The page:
When it comes to breakups and divorce, one of the biggest challenges for parents is dealing with child custody and visitation. In an ideal world, parents would get along well and they would work together to arrange a child custody schedule that benefits everyone, especially the kids. While that does happen to the fortunate ones, there is a segment of the population that has fears over child custody and what the other parent would do if the children were in their care.
We do have clients who are worried that if their ex had the children, given the opportunity they would flee the county, state, or even the country. This is especially the case when their spouses are from a foreign country and they have family there. Since Canada and Mexico are so close, it’s common for our clients in LA County to be afraid the other parent will flee with their children to one of those countries, but it can be any country really.
Are You Afraid of Your Ex Fleeing?
Are you afraid that your ex will flee LA with your children? Maybe you’re not afraid of them fleeing to Canada or Mexico, but maybe you’re afraid they’ll take your kids and they’ll just disappear for a while, if not permanently. Maybe your ex has the financial resources to do this, or maybe their parents do, or maybe they have the connections to vanish without a trace. If you have these fears, you’re certainly not the first and our legal team has encountered this before.
Here are some common questions and answers in this scenario:
What if I have sole physical custody?
If you have sole physical custody, the other parent cannot legally take your child away from you or run away with your child. If the other parent takes your child without your express consent, it could be a crime, which is known as “parental kidnapping.”
What if we are still legally married?
If you are still married and you are not legally separated or divorced and there are no temporary child custody orders in place, then it is legal for your husband or wife to take your child.
What if we have joint physical custody?
If you are divorced or paternity was established and you have joint legal custody, it’s more complicated. Our advice is to read your current custody order very carefully and see if it’s legal for the other parent to take your son or daughter.
What if we have joint legal custody?
Joint legal and physical custody are two different things. Legal custody refers to decision-making power while physical custody refers to who has the child and when. If you have sole physical custody, it’s illegal for the other parent to take your son or daughter away from you.
What if the other parent has parenting time (visitation)?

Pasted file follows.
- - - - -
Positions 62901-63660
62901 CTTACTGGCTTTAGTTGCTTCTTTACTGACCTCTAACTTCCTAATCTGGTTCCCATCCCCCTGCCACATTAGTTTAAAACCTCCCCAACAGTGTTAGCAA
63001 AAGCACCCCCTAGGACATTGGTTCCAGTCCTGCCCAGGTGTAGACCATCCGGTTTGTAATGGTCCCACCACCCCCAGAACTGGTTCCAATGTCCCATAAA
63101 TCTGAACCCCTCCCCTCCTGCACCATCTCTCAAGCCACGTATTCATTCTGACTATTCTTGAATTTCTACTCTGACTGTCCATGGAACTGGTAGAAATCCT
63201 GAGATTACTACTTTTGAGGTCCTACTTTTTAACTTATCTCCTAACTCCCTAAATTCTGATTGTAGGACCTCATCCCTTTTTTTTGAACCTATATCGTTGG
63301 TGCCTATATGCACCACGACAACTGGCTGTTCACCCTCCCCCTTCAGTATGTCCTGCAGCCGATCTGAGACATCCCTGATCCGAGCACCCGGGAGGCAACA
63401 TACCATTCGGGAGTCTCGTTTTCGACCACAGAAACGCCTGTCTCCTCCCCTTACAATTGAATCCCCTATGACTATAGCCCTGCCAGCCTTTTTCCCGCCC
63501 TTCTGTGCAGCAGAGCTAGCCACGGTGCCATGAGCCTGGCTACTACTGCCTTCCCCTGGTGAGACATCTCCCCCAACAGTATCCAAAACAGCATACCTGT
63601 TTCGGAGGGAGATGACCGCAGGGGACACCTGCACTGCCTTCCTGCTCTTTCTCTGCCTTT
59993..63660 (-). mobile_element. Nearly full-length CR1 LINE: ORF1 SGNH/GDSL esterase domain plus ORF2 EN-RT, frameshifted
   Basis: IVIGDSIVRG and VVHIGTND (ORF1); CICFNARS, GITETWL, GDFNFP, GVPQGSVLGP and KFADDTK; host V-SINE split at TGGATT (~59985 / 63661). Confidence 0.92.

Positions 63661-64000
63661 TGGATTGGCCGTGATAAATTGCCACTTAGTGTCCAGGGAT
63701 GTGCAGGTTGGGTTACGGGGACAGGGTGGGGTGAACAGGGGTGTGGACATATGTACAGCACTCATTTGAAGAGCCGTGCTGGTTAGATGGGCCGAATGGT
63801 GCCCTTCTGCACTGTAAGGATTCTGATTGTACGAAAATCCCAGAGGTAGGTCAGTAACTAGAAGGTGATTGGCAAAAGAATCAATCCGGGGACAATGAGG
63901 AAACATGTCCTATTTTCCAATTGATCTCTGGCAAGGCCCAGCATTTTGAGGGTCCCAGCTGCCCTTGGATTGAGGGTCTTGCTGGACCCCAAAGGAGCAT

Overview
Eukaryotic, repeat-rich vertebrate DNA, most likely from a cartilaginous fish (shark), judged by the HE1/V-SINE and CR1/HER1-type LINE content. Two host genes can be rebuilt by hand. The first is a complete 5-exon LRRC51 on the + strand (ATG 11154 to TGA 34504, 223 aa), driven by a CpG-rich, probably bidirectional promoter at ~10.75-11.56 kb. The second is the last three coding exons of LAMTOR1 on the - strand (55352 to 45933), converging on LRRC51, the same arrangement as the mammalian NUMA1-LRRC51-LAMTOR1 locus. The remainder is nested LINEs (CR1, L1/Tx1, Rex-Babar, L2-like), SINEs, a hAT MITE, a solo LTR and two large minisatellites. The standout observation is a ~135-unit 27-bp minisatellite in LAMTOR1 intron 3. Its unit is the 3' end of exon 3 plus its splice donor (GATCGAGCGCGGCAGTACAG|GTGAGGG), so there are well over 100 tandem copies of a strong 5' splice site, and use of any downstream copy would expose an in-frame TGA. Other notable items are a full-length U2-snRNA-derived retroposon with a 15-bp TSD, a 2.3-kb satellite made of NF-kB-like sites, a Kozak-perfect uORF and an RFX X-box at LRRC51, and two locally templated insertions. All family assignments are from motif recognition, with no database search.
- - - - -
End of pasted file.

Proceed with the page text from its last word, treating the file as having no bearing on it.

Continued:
If you are the custodial parent and the other parent has visitation, he or she is required to bring your child back to you or they must let you pick your child up when the court order says you’re supposed to. If the other parent does not bring your child back or if they refuse to let you come get your child, even if you have joint physical custody, they are in violation of the custody order. In this case, it’s possible for them to be found guilty of a crime, such as “parental kidnapping.”
Do You Have Sole Physical Custody?
As we mentioned above, if you have sole physical custody, the other parent cannot legally take your child away from you. You have sole physical custody if:
- You are an unmarried mother and paternity was never legally established.
- You are an unmarried mother and paternity was established, but a court never issued a child custody order.
- You are an unmarried mother or father and you have a court order that says you have sole physical custody of your child.
- You are married or divorced and you have a court order that awards sole physical custody to you.
- You have a domestic violence restraining order in force against the other parent and it awards you sole physical custody.
“What do I do if the other parent kidnaps my child? What legal recourse do I have?” It is illegal for the other parent to take your child away from you or keep your child away from you when they are supposed to return your child. They have NO legal right to do this unless they have sole physical custody of your child, which we assume they don’t.
Your ex has no right to keep your child from you if you have been awarded sole physical custody. If the other parent is awarded visitation, they must return the child when the court order says they’re supposed to. Even if they have joint physical custody, they’re still supposed to return your child to you when the court order says they have to. Also, your ex has no right to take your child or keep your child from you without your permission outside what’s written in the court order and signed off by a judge.
If your ex takes your child or keeps them when they are not supposed to, you should:
- Call the police
- Contact a family law attorney
- Contact the National Center for Missing and Exploited Children
- File criminal charges against the other parent
- Have your attorney file a complaint in the family court
- If your child was taken abroad, contact the U.S. State Department
If you’re worried about your ex fleeing with your child, please contact our firm at once for legal advice. We’re here to help!